Larger asteroids penetrate the atmosphere to the surface of the Earth, producing craters if they hit ground and tsunamis if water bodies are hit. It is in principle possible to deflect asteroids, methods of mitigation are being researched. Based on the orbit calculations of identified NEOs, their risk of future impact is assessed on two scales, the Torino scale and the more complex Palermo scale, both of which rate a risk of any significance with values above 0; some NEOs have had temporarily positive Torino or Palermo scale ratings after their discovery, but as of March 2018, more precise calculations based on subsequent observations led to a reduction of the rating to or below 0 in all cases. Since 1998, the United States, the European Union, other nations are scanning for NEOs in an effort called Spaceguard; the initial US Congress mandate to NASA of cataloging at least 90% of NEOs that are at least 1 kilometre in diameter, which would cause a global catastrophe in case of an impact with Earth, had been met by 2011.
In years, the survey effort has been expanded to objects as small as about 140 m across, which still have the potential for large-scale, though not global, damage. NEOs have low surface gravity, many have Earth-like orbits making them easy targets for spacecraft; as of January 2019, five near-Earth comets and five near-Earth asteroids have been visited by spacecraft. Two near-Earth asteroids are being orbited by spacecraft that will return asteroid samples back to Earth. Plans for commercial asteroid mining have been drafted by private companies; the major technical astronomical definition for Near-Earth objects are small Solar System bodies with orbits around the Sun that by definition lie between 0.983 and 1.3 astronomical units away from the Sun. Thus, NEOs are not currently near the Earth, but they can approach the Earth closely. However, the term is used more flexibly sometimes, for example for objects in orbit around the Earth or for quasi-satellites, which have a more complex orbital relationship with the Earth.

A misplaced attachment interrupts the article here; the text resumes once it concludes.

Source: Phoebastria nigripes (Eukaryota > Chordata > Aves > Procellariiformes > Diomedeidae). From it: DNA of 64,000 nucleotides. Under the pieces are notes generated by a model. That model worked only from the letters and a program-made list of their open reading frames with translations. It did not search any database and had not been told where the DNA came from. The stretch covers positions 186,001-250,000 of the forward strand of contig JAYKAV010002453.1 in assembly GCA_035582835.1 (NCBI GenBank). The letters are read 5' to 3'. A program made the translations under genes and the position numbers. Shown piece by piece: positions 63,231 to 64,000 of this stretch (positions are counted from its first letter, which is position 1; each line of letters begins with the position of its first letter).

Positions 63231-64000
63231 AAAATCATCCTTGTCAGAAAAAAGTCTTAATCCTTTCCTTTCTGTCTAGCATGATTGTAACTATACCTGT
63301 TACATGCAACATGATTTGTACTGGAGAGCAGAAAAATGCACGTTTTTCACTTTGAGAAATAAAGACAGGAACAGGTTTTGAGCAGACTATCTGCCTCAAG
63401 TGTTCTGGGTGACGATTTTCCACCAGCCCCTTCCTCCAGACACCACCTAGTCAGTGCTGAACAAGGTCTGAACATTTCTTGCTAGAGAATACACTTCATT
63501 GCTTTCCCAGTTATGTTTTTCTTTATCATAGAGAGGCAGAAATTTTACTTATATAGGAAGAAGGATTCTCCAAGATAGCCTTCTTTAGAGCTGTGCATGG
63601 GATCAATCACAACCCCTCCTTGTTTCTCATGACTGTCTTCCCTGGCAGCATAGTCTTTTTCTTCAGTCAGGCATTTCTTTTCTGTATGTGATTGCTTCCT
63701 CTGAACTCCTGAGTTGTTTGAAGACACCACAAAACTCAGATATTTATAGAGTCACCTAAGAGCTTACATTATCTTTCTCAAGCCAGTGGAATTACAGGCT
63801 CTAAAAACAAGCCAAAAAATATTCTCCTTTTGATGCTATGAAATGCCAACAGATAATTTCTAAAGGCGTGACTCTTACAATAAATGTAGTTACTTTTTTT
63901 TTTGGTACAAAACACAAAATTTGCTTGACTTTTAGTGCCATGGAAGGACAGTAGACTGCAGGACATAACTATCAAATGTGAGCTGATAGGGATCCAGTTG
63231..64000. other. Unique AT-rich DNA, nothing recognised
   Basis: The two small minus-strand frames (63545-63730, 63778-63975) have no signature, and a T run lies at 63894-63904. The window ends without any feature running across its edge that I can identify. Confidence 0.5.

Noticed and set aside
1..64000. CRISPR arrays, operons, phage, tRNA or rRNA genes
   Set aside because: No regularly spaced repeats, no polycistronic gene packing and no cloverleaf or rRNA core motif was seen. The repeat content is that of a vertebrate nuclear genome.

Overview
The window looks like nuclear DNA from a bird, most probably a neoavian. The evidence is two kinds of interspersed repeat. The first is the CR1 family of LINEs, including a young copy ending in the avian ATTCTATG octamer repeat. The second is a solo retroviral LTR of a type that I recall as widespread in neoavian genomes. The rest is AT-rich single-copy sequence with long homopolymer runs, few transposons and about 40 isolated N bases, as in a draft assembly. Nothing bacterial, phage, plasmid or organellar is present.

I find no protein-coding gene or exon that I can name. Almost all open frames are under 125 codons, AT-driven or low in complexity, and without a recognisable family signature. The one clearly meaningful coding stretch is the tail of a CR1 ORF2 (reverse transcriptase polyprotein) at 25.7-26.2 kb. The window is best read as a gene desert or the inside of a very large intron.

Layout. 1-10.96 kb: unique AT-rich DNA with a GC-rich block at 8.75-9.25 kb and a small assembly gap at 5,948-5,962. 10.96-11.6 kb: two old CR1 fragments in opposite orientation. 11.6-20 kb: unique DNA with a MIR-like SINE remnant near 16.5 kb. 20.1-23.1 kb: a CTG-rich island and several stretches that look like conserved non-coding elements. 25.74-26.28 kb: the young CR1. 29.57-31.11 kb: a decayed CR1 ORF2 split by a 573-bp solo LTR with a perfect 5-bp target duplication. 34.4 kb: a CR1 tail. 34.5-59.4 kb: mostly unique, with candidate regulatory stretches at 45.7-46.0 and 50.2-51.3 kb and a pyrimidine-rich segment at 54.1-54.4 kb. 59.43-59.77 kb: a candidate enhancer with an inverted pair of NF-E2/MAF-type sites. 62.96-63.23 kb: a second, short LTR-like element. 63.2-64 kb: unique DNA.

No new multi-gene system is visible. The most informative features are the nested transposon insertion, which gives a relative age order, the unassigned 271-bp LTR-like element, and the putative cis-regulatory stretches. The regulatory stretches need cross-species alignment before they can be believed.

When a NEO is detected, like all other small Solar System bodies, it is submitted to the International Astronomical Union's Minor Planet Center for cataloging. MPC maintains separate lists of potential NEOs; the orbits of some NEOs intersect that of the Earth, so they pose a collision danger. These are considered hazardous objects. For the asteroids among PHOs, the hazardous asteroids, MPC maintains a separate list. NEOs are catalogued by two separate units of the Jet Propulsion Laboratory of the National Aeronautics and Space Administration: the Center for Near Earth Object Studies and the Solar System Dynamics Group. PHAs are defined based on parameters relating to their potential to approach the Earth dangerously closely. Objects with an Earth minimum orbit intersection distance of 0.05 AU or less and an absolute magnitude of 22.0 or brighter are considered PHAs. Objects that cannot approach closer to the Earth than 0.05 AU, or are smaller than about 140 m in diameter, are not considered PHAs.
NASA's catalog of near-Earth objects includes the approach distances of asteroids and comets. The first near-Earth objects to be observed by humans were comets, their extraterrestrial nature was recognised and confirmed only after Tycho Brahe tried to measure the distance of a comet through its parallax in 1577. The 1758–1759 return of Halley's Comet was the first comet appearance predicted in advance; the first near-Earth asteroid to be discovered was 433 Eros in 1898. The asteroid was subject to several observation campaigns, because measurements of its orbit enabled a precise determination of the distance of the Earth from the Sun. In has been said. In 1937, asteroid 69230 Hermes was discovered when it passed the Earth at twice the distance of the Moon. Hermes was considered a threat. Hermes was re-discovered in 2003, is now known to be no threat for at least the next century. On June 14, 1968, the 1.4 km diameter asteroid 1566 Icarus passed Earth at a distance of 0.042482 AU (6,355,2